Guest Blog: Continued from Here

By Matt Romeo

Communications

As part of the communications aspect of my internship, I got to dress-up as “Jeff the Diseased Lung” from HBO’s Last Week Tonight with John Oliver to protest the U.S. Chamber of Commerce’s relationship with Big Tobacco. I never imagined that I would dress up in a character suit and join in a rally this summer. I had a lot of fun dressing up as Jeff, but I also learned something from it. In order for a non-profit to be successful, it needs to come up with creative ideas in order to attract the attention of the public and get their message out.

By dressing as Jeff the Diseased Lung and going to the U.S. Chamber of Commerce, ASH and the Campaign for Tobacco Free Kids (CTFK) attracted the attention of hundreds of people who otherwise would have been ignorant to the Chamber’s role in blocking tobacco control legislation. Even though some of the bystanders did not fully understand all of the policy issues, at least they were reminded of the fact that smoking is bad for your health.

Creative campaigns like the Smoking Hot campaign or Jeff the Diseased Lung promote a non-profit’s cause by connecting with the general public in terms they understand. An effective and creative communications department plays a key role in the success of a non-profit.

Meetings and Presentations

In the second week of my internship, I had the privilege of attending a presentation by ASH’s Executive Director, Laurent Huber, and several other panel members at the Pan-American Health Organization Headquarters (PAHO), through the Global Tobacco Control Leadership Program at John Hopkins Bloomberg School of Public Health. The program focuses on how organizations around the globe can influence public policy makers and challenge interest groups that support the tobacco industry.

Since this was early on in my internship, I found a lot of the information quite complex for me to understand; however, I did take away one very important thing from the presentation. The fight against the tobacco industry truly is a unified global effort. There were representatives for organizations from Europe, Asia and North America, all expressing the same concerns about the damage done by the tobacco industry. All of them left with valuable knowledge to make a united effort against tobacco around the world.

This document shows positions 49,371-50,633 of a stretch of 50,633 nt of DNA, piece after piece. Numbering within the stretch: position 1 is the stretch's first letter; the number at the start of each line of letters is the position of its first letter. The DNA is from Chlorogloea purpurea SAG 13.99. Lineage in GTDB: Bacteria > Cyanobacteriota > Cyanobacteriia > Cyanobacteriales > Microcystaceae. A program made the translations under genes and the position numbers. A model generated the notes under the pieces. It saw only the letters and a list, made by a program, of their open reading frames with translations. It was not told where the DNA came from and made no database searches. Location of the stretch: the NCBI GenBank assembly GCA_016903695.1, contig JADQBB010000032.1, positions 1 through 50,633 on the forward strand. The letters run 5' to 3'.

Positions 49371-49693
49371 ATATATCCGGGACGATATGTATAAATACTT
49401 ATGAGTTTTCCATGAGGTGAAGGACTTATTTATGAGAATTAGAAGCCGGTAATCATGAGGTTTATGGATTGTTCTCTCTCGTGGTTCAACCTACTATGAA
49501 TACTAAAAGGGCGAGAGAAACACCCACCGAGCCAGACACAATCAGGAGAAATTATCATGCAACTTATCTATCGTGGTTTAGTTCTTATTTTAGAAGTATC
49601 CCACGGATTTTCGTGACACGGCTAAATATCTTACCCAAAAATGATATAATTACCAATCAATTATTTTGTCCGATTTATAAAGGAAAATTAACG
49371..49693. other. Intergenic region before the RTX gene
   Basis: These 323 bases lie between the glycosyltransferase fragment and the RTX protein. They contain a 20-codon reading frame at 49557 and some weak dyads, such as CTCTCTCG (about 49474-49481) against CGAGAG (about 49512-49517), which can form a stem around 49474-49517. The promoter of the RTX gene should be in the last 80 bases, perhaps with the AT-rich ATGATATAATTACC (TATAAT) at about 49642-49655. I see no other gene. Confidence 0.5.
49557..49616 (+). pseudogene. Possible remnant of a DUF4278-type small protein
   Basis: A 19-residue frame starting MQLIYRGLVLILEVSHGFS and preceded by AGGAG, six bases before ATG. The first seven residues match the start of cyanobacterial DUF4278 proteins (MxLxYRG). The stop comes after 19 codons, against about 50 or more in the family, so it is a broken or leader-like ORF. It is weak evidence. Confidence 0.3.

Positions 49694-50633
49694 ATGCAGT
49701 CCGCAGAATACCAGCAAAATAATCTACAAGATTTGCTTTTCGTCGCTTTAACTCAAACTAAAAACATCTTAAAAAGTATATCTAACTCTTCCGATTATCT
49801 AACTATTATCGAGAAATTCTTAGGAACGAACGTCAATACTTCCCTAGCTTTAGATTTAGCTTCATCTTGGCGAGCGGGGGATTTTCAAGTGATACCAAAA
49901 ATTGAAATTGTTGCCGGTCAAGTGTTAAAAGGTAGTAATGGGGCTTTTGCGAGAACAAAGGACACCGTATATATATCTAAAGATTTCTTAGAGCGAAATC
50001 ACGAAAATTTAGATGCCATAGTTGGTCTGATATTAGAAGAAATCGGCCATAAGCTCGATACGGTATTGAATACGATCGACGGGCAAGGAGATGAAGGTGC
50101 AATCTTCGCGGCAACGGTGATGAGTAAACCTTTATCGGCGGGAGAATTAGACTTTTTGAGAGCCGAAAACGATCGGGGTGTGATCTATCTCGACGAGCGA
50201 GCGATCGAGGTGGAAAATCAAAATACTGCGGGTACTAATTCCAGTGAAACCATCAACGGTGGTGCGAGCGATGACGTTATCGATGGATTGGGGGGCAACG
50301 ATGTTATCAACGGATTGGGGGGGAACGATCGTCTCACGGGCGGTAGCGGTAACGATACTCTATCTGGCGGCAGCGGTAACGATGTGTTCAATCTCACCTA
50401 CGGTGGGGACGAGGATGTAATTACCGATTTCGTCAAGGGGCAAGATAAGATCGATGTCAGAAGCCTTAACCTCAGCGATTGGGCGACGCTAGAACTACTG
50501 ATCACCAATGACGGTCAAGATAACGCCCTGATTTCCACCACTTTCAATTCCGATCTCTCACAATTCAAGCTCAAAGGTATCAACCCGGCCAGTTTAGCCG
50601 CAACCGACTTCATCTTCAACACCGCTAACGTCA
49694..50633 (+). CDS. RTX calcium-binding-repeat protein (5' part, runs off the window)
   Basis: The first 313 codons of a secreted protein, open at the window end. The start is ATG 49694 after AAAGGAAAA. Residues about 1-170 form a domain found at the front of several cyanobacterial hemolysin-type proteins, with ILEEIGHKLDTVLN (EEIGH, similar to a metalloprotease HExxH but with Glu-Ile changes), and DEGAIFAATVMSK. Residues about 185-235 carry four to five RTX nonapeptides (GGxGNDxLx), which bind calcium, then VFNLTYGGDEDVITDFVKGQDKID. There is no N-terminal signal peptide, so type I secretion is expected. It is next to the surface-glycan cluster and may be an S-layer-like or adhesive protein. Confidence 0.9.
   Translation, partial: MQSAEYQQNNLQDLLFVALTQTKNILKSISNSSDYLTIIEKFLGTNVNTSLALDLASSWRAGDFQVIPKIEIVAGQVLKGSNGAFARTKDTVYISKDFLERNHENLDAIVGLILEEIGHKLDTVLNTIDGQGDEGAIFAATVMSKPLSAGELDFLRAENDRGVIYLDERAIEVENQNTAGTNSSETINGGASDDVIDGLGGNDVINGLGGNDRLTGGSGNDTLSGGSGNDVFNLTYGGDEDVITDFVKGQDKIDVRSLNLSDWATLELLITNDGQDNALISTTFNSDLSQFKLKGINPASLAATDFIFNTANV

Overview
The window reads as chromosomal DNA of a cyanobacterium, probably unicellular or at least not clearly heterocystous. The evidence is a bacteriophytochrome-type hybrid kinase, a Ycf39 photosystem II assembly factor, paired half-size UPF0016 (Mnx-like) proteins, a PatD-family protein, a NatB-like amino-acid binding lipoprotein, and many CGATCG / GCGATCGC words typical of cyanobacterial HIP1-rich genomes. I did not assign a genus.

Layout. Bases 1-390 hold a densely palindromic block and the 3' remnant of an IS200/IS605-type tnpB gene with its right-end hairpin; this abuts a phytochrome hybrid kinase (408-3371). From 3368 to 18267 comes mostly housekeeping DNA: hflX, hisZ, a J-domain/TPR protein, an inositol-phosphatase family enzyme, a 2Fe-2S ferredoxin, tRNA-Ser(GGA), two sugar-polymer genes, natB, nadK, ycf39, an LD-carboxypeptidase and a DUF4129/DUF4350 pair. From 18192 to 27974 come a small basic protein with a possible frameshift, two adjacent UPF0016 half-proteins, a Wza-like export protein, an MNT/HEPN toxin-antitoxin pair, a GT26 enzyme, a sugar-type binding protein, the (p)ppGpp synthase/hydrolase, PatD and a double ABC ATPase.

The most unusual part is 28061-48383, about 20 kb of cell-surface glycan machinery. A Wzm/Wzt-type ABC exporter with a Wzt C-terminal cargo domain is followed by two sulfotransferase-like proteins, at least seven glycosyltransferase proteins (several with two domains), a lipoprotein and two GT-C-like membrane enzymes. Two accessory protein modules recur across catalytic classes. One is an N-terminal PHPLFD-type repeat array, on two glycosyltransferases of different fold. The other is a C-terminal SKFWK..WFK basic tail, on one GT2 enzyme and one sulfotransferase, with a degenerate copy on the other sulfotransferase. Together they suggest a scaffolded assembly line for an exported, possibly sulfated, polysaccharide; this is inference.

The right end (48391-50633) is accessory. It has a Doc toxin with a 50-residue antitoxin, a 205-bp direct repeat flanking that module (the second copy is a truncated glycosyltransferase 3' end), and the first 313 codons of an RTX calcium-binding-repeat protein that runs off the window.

I also got to observe some of ASH’s “strategic planning” for the next several years. The one overarching theme seemed to be that non-profits need to have a very clear and well thought-out plan for their future. In addition, I got to sit in on the weekly staff meetings at ASH. Like the strategic planning sessions, this is where the direction of the organization is determined, only on a smaller scale. Each staff member is given an opportunity to present on updates for their program, and then the staff talks about if they are headed in the direction they would like to be headed in.

NGOs have to ensure that each decision they make is cost-effective and worth the limited amount of time each staff member has. I thoroughly enjoyed attending these meetings, because it gave me a good insight into the direction of the organization. I learned a lot from attending meetings and presentations this summer. I left each meeting in awe of what people could achieve in just one short week and inspired to work harder.

Conclusion

What did I do this summer? I had the opportunity to learn about how a non-profit organization works through research, communications and attending meetings, all while serving the fight against Big Tobacco. I was able to develop a college campus divestment tool kit and comprehend all that goes into anti-tobacco work.

Best of all, I was able to learn and grow throughout my summer at ASH, thanks to a supportive and highly motivated staff. I had a great experience with ASH this summer, and as I go back to school, I will continue to stand with health and support ASH’s great work.

 

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